Insect pests of vegetables

Page last updated: Monday, 4 April 2016 - 4:16pm

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Grasshoppers and locusts

In some years, grasshoppers and locusts can appear in plagues in summer and are capable of destroying all plants.

Locust nymph on a plant.
Locust nymph.

They are very hard to control as they are unlikely to eat baits until all the green vegetation is eaten. Use baits containing carbaryl.


Thrips are 1–2mm long torpedo-shaped insects that can be yellow, green, grey, or black. Thrips suck the sap of leaves, fruit and flowers and this feeding results in white streaks on the plants. 

Silvering on the underside of a leaf caused by thrips feeding.
Thrips feeding causes silvering on underside of a potato leaf.

Some species are carriers of tomato spotted wilt virus. Control with garlic extract, horticultural soaps or sprays containing pyrethrum and piperonyl butoxide.


A few species of weevils are pests, such as the garden and vegetable weevils.

At night the 10mm adults may attack stems and leaves of asparagus, beetroot, carrots, parsnips, peas, potatoes, rhubarb, silverbeet and spinach are also subject to attack. The 12mm larvae may bore into the tubers of carrots, potatoes and sweet potatoes.

Plants are more suseptible when water stressed.

To reduce numbers wrap Dacron quilt wadding around the base of plants. The legs of the weevils get caught in the wadding. An alternative is to put aluminum foil or horticultural glue around the stems of plants. Weevils pupate in the soil and both these methods traps adult weevils moving up into the foliage, which interrupts the breeding cycle.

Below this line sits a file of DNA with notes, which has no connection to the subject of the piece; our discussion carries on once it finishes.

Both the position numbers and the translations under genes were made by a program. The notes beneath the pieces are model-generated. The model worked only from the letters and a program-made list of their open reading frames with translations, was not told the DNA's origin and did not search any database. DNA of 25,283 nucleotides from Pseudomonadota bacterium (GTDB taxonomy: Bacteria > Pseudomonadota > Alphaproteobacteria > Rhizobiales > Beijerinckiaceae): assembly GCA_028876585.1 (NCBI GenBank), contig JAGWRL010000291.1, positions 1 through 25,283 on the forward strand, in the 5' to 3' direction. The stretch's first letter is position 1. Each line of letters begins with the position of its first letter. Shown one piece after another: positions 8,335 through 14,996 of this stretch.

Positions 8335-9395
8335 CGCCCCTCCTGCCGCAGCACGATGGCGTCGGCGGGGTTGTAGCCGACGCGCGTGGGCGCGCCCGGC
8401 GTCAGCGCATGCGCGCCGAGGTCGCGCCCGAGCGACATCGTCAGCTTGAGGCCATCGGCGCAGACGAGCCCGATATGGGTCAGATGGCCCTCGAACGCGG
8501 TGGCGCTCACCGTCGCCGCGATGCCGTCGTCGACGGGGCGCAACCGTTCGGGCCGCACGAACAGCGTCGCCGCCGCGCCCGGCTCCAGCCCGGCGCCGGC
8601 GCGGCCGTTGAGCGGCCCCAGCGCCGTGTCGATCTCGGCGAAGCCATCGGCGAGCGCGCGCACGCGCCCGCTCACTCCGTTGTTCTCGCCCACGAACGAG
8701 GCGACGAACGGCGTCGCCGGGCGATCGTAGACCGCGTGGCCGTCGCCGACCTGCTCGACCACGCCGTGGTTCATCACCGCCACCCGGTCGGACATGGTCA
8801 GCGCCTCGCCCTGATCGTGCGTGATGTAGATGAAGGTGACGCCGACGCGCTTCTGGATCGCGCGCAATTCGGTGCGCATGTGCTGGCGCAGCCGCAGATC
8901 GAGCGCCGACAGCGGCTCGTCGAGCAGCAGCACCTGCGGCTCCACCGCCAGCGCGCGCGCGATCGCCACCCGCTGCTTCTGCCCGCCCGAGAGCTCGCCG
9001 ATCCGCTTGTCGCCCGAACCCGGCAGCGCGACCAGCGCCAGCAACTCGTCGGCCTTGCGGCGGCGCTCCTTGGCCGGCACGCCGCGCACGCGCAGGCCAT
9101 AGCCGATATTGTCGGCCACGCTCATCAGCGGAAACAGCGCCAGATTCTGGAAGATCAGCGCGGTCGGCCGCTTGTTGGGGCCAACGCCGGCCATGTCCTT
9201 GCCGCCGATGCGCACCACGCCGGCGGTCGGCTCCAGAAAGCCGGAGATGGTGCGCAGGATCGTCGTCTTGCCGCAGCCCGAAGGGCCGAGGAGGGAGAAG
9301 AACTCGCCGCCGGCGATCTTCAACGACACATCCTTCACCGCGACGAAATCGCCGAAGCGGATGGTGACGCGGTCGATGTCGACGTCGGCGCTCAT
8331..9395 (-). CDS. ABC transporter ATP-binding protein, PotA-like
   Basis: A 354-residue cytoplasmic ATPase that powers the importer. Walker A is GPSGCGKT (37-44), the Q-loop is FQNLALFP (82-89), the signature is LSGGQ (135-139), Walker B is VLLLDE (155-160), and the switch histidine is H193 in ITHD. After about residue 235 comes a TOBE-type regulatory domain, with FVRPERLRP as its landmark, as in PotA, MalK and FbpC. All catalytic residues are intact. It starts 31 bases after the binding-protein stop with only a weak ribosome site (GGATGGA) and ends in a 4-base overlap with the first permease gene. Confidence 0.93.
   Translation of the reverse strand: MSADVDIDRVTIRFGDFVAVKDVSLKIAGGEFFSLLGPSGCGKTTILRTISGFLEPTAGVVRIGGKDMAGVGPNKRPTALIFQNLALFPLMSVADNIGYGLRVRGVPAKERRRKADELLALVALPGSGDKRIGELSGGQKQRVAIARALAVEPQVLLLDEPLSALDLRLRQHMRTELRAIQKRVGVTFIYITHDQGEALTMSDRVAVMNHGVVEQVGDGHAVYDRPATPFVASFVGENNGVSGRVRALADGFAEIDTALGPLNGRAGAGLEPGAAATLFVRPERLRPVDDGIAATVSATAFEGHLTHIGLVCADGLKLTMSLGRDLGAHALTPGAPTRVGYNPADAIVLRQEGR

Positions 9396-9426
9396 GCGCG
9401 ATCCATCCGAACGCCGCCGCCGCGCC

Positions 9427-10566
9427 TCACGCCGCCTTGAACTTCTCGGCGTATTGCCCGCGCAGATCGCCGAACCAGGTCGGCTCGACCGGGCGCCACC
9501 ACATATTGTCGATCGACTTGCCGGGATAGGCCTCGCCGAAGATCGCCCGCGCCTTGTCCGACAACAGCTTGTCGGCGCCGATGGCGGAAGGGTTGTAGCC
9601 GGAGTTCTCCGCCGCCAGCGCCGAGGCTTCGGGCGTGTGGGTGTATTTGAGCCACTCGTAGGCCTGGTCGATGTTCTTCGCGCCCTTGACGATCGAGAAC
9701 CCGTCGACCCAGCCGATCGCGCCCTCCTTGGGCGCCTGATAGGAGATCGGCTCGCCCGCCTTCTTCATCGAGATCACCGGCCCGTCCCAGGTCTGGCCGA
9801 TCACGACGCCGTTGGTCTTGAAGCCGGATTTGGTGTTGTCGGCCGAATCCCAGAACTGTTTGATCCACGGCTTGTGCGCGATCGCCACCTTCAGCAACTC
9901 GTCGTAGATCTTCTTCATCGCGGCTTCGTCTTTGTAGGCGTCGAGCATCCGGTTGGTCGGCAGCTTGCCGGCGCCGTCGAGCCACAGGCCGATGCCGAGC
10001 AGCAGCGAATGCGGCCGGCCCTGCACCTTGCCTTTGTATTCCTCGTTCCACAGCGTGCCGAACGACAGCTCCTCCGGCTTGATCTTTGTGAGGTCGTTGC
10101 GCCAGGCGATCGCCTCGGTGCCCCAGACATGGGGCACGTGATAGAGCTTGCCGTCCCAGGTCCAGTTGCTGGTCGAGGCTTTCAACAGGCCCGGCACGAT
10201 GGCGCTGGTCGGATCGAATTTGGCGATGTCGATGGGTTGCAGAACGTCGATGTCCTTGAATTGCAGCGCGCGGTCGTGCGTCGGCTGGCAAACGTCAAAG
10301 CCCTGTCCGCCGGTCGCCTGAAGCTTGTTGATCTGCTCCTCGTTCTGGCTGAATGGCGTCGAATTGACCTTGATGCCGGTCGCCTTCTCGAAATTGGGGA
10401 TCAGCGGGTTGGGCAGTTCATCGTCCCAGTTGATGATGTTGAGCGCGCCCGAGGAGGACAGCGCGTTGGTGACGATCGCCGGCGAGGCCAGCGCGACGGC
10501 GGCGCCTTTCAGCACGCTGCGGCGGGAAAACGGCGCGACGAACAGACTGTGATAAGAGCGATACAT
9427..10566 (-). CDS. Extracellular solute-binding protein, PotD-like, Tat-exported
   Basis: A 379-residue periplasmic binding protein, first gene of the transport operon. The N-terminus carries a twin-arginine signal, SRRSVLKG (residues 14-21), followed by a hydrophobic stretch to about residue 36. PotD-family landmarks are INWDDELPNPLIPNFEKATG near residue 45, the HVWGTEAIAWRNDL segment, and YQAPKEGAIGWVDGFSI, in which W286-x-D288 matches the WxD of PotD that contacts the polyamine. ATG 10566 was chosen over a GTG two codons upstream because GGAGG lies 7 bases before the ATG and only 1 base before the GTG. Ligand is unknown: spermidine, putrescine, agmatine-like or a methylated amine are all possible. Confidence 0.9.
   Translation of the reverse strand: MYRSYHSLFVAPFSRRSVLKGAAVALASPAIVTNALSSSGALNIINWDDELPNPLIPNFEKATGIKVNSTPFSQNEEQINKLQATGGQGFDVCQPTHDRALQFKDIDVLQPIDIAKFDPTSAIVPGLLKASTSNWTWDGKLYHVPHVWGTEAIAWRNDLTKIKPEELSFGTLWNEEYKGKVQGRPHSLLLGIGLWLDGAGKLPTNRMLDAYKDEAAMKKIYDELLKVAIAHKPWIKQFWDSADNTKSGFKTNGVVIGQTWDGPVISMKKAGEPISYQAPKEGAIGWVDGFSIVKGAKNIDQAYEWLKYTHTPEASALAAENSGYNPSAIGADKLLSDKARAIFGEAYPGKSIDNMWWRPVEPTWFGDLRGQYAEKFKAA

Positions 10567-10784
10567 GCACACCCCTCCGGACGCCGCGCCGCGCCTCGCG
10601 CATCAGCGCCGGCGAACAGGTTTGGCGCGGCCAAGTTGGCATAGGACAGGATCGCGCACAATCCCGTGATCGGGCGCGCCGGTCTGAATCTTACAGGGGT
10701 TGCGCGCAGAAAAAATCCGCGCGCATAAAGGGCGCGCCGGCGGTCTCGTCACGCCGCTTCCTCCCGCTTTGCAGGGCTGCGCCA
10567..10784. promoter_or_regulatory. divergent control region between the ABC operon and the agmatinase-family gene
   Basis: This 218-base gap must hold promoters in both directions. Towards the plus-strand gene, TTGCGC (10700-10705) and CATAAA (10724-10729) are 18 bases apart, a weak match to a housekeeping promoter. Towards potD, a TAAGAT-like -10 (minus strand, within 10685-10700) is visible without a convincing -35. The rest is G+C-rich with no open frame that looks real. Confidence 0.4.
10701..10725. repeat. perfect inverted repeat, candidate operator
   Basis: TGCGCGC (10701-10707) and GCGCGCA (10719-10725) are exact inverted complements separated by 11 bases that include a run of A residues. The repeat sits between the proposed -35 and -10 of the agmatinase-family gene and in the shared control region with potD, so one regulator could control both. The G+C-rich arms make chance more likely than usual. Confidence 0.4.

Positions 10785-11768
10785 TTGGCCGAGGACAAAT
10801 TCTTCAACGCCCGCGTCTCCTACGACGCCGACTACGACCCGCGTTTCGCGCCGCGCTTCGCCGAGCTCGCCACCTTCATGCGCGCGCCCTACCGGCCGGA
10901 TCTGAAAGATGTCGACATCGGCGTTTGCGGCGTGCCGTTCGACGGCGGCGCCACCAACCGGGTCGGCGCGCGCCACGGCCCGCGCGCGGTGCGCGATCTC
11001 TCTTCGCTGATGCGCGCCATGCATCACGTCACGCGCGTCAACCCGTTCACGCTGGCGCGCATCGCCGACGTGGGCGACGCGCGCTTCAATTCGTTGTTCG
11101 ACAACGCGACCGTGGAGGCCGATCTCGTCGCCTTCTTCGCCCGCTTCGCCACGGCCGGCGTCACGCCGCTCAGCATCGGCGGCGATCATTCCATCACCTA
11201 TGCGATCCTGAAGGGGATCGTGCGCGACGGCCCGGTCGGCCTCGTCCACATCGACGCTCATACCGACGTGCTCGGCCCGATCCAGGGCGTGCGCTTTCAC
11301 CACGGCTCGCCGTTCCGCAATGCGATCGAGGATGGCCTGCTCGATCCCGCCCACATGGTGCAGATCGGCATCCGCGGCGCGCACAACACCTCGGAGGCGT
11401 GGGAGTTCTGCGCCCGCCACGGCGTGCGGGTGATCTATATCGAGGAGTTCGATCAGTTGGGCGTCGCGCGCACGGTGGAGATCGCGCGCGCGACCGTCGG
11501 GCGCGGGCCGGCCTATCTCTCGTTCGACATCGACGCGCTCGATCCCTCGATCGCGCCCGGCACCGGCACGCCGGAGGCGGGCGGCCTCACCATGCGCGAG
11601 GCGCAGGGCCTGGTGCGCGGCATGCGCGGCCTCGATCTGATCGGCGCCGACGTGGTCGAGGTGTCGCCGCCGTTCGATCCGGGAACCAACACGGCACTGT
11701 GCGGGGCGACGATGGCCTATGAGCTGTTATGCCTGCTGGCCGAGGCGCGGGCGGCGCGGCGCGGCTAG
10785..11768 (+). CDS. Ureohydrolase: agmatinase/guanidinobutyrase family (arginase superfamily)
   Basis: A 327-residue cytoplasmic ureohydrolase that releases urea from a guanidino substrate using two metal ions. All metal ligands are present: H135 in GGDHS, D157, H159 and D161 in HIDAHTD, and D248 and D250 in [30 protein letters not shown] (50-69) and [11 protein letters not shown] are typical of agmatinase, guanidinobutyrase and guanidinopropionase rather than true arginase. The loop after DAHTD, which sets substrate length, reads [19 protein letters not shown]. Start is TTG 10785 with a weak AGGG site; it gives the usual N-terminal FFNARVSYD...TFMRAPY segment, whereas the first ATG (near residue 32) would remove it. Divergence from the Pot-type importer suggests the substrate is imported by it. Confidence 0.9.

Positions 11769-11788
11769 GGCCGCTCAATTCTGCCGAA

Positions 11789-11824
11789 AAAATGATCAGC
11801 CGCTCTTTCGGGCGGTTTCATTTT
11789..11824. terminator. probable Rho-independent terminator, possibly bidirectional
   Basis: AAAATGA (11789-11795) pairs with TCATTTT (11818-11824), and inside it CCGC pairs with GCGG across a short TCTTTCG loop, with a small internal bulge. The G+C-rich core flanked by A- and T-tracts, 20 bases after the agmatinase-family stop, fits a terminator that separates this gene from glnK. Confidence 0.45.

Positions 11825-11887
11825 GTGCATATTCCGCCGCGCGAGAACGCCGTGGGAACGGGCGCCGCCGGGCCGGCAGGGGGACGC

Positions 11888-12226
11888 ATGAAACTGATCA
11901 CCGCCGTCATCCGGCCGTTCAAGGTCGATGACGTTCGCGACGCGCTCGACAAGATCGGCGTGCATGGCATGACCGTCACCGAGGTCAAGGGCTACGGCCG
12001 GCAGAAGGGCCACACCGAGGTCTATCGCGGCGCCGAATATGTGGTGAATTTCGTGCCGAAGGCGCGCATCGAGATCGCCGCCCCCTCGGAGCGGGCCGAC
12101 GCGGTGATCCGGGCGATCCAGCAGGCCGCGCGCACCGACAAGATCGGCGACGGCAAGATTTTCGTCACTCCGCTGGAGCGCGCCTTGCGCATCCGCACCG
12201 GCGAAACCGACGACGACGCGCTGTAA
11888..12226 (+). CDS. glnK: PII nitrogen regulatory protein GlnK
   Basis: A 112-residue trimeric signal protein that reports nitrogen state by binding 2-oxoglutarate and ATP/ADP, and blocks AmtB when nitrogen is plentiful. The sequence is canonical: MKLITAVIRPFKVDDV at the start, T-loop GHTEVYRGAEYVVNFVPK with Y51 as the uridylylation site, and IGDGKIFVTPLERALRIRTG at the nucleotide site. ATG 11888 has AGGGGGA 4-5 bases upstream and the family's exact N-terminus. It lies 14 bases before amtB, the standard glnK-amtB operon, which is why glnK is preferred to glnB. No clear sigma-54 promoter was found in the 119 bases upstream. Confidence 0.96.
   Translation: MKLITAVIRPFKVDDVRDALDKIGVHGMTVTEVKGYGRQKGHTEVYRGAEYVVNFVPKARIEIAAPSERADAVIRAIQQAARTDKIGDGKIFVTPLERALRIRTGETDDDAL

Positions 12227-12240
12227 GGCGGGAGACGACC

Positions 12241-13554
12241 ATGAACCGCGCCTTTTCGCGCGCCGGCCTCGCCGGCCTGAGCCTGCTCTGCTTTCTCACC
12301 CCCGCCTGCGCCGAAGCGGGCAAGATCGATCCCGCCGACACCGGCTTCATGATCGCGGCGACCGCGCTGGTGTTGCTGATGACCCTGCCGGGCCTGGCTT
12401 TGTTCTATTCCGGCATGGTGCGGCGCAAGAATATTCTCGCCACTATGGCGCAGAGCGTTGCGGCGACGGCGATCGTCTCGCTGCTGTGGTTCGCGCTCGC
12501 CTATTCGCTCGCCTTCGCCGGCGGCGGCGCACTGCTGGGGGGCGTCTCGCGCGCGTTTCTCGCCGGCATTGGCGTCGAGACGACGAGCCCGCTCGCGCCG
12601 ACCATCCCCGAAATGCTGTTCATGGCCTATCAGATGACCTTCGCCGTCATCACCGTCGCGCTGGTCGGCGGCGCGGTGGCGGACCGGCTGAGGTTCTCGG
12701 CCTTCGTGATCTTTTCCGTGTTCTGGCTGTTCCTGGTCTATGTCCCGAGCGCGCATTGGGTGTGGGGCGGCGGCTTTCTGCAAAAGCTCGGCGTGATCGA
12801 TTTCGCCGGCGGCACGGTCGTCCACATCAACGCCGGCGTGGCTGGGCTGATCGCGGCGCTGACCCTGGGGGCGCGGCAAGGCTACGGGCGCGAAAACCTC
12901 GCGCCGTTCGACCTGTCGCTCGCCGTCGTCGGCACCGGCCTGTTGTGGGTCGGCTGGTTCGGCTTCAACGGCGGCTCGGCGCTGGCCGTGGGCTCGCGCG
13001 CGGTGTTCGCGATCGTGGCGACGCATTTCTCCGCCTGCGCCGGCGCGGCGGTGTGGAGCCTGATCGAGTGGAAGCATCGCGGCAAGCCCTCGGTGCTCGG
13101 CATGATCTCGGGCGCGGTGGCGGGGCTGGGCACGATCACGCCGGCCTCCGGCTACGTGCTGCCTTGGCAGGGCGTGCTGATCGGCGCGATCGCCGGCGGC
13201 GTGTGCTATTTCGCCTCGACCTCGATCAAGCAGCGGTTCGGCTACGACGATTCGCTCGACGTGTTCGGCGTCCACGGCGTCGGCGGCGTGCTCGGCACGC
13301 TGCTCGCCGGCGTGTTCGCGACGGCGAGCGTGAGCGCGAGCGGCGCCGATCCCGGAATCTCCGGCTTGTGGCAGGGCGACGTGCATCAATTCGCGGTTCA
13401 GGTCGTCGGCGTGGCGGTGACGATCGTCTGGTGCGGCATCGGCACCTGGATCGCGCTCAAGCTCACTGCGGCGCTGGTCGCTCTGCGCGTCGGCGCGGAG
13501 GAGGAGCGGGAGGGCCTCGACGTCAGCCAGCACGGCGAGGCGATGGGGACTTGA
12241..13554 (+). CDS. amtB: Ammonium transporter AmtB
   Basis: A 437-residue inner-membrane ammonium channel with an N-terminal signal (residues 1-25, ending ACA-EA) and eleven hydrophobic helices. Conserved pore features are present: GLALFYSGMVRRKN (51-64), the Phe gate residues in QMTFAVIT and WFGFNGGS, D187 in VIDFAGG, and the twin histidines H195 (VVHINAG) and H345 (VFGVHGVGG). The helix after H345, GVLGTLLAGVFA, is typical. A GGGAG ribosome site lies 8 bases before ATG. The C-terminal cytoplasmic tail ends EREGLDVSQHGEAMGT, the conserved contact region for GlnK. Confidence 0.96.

Whiteflies are tiny, 1.5–2.0mm, sap-sucking insects that can damage vegetables grown in the open and in greenhouses.

Whitefly on a leaf.

Damage is worst in spring and autumn. The adults resemble small moths and fly in large numbers when disturbed. The young stages have no wings and look more like scale insects. Insects like lace-wings, ladybirds and hoverflies will feed on whiteflies.

Whiteflies can be difficult to control using pesticides. Control with sprays such as garlic extract or sprays containing pyrethrum and piperonyl butoxide. Horticultural soaps and soapy water may also reduce numbers.


Mites have eight legs compared to insects (which have six legs) and at less than 1mm in size are much smaller than most insects. Mites are sap-suckers and damage can range from stippling on the leaves of the plant, to bronzing of the stems and leaves.

Group of mites.

They are most active in dry weather and sprays of water beneath the leaves will reduce numbers. Control with horticultural soap which should be sprayed beneath the foliage at the first sign of the mites.

At night, the 10mm adults may attack stems and leaves of asparagus, beetroot, carrots, parsnips, peas, potatoes, rhubarb and silverbeet.

Tomato russet mite on tomatoes

Most people are unaware of this pest because it cannot be seen with the naked eye. A lens which magnifies 20 times is needed to recognise these mites.

In summer, the damage they cause is easily identified. The stems of the plant become bronzed, the lower leaves wither and die and the skin of the fruit becomes leathery.

Two-spotted mite or red spider mite

A serious summer pest of most crops, two-spotted mites are usually first noticed by the yellow stippling of the leaves, which look russetty and dry.

Dorsal view of a two-spotted spider mite with ingested food visible in the stomach sacks.
Two-spotted spider mite with ingested food visible in the stomach sacks.

The undersides of the affected leaves usually have fine webs, under which there are hundreds of small yellow to red mites about 1–2mm long and pearly eggs. The mites suck the sap of the leaves.